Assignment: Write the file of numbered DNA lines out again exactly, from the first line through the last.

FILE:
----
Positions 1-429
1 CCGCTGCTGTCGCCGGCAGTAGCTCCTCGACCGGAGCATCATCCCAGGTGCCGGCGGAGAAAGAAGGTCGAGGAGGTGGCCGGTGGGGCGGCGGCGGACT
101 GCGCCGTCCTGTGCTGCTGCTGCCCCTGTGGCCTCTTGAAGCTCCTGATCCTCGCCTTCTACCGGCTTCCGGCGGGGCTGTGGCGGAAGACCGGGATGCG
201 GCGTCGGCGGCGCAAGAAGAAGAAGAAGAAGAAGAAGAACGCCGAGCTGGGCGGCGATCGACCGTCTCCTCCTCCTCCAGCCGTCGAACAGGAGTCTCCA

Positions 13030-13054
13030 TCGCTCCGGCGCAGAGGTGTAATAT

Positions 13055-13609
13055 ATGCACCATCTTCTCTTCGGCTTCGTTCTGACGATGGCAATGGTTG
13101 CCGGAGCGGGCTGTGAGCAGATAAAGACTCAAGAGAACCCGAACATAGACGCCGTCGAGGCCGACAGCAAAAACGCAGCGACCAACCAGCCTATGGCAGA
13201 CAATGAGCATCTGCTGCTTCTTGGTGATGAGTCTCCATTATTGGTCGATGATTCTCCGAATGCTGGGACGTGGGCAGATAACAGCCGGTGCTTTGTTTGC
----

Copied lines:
Positions 1-429
1 CCGCTGCTGTCGCCGGCAGTAGCTCCTCGACCGGAGCATCATCCCAGGTGCCGGCGGAGAAAGAAGGTCGAGGAGGTGGCCGGTGGGGCGGCGGCGGACT
101 GCGCCGTCCTGTGCTGCTGCTGCCCCTGTGGCCTCTTGAAGCTCCTGATCCTCGCCTTCTACCGGCTTCCGGCGGGGCTGTGGCGGAAGACCGGGATGCG
201 GCGTCGGCGGCGCAAGAAGAAGAAGAAGAAGAAGAAGAACGCCGAGCTGGGCGGCGATCGACCGTCTCCTCCTCCTCCAGCCGTCGAACAGGAGTCTCCA

Positions 13030-13054
13030 TCGCTCCGGCGCAGAGGTGTAATAT

Positions 13055-13609
13055 ATGCACCATCTTCTCTTCGGCTTCGTTCTGACGATGGCAATGGTTG
13101 CCGGAGCGGGCTGTGAGCAGATAAAGACTCAAGAGAACCCGAACATAGACGCCGTCGAGGCCGACAGCAAAAACGCAGCGACCAACCAGCCTATGGCAGA
13201 CAATGAGCATCTGCTGCTTCTTGGTGATGAGTCTCCATTATTGGTCGATGATTCTCCGAATGCTGGGACGTGGGCAGATAACAGCCGGTGCTTTGTTTGC